UniSA to lead project providing Australians with safer medicinesApril 13 2018
The University of South Australia will play a key role in a new $200 million cooperative research centre to improve the health of Australians using digital technology.
Professor Libby Roughead from UniSA’s School of Pharmacy and Medical Sciences is leading one of the themes – targeted at curbing medication errors and adverse drug reactions, which costs the health system $1.2 billion a year.
The Federal Government is investing $55 million in the Digital Health Cooperative Research Centre (CRC), in addition to significant cash and in-kind funding from partners.
Sixteen Australian universities are involved in the seven-year project, along with 40 commercial and government organisations in the health, care and disability sectors and a range of technology start-up companies.
Professor Roughead, an expert in unsafe medication practices, says there are an estimated 230,000 medication-related hospital admissions a year which are preventable.
“Adverse drug reactions result in 400,000 GP visits a year and are responsible for 30 per cent of emergency hospital admissions in the elderly,” Prof Roughead says.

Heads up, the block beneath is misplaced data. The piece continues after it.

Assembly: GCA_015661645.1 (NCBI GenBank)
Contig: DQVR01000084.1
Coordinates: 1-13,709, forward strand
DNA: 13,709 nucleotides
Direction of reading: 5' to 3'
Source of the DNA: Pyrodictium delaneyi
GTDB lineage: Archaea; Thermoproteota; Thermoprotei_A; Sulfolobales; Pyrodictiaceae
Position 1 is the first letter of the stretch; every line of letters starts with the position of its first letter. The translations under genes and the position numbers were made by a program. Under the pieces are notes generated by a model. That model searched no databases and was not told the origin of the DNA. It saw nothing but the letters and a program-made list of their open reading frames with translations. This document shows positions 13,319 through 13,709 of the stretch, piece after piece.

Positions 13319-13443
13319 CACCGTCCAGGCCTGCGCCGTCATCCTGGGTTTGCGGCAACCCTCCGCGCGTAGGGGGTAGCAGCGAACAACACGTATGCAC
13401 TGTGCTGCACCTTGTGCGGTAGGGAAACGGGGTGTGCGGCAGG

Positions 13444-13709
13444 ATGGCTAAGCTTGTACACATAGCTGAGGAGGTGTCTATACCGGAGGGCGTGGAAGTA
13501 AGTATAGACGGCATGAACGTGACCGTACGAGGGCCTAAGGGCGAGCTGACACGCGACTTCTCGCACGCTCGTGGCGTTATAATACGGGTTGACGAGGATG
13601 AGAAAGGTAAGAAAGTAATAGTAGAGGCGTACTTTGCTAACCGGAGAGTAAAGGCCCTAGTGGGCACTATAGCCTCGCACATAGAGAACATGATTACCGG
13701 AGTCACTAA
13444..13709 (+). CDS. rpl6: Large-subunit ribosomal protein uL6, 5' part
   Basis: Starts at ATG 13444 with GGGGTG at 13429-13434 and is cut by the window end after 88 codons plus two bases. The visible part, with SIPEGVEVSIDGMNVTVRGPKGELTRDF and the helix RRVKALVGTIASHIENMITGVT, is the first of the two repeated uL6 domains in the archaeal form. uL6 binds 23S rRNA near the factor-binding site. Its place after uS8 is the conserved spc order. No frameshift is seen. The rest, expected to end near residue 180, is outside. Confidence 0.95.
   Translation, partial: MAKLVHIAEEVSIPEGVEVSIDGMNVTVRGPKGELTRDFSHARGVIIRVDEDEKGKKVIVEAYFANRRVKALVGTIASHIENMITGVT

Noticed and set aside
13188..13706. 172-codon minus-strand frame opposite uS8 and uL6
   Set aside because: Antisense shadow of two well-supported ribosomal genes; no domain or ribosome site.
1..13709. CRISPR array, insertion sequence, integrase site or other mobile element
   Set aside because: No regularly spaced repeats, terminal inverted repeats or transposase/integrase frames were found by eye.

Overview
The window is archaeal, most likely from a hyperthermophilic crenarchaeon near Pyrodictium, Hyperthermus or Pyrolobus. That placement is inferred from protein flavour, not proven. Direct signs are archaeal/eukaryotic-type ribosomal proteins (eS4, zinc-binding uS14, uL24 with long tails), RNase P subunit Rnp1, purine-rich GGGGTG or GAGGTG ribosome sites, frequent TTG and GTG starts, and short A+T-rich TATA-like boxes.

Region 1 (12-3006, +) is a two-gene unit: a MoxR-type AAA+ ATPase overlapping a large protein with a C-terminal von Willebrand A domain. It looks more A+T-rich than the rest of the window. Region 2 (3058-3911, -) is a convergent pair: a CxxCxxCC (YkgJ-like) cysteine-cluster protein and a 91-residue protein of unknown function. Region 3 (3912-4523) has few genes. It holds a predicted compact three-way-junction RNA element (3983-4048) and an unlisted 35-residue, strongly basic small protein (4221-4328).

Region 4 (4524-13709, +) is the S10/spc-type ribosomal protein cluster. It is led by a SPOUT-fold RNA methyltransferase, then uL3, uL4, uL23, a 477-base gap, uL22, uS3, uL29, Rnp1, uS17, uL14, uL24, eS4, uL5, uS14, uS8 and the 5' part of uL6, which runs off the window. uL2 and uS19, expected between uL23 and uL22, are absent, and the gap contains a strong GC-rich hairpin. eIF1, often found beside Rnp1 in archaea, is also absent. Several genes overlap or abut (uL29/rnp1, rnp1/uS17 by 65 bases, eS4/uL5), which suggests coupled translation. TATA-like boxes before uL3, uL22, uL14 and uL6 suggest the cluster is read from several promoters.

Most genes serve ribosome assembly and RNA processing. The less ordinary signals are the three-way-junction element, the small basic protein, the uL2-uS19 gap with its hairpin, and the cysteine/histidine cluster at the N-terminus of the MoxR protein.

“As many as two million people a year have problems with their medicines,” she says. “And if you walked into a hospital in Australia today, there is a 10 per cent probability that you would experience an error in the way your medicines were given.”
Professor Roughead will collaborate with a range of experts spanning the health, internet technology, software and mathematical fields across Australia, including colleagues within UniSA’s Institute for Choice and the Advanced Computing Research Centre.
Consortium chair Professor Christine Bennett says digital health solutions have the potential to improve people’s health and wellbeing, reduce waste in the health system and build businesses and jobs in the rapidly growing digital health sector.
The World Health Organisation (WHO) has also listed patient safety as one of its key global challenges, in the wake of figures showing that medication errors cost the global healthcare system US$42 billion each year.
The Digital Health CRC will have at least $111 million in cash funding and $118 million in-kind funding to invest over its seven-year life and is expected to create at least 1000 new jobs.
Read more about the new CRC on its website.
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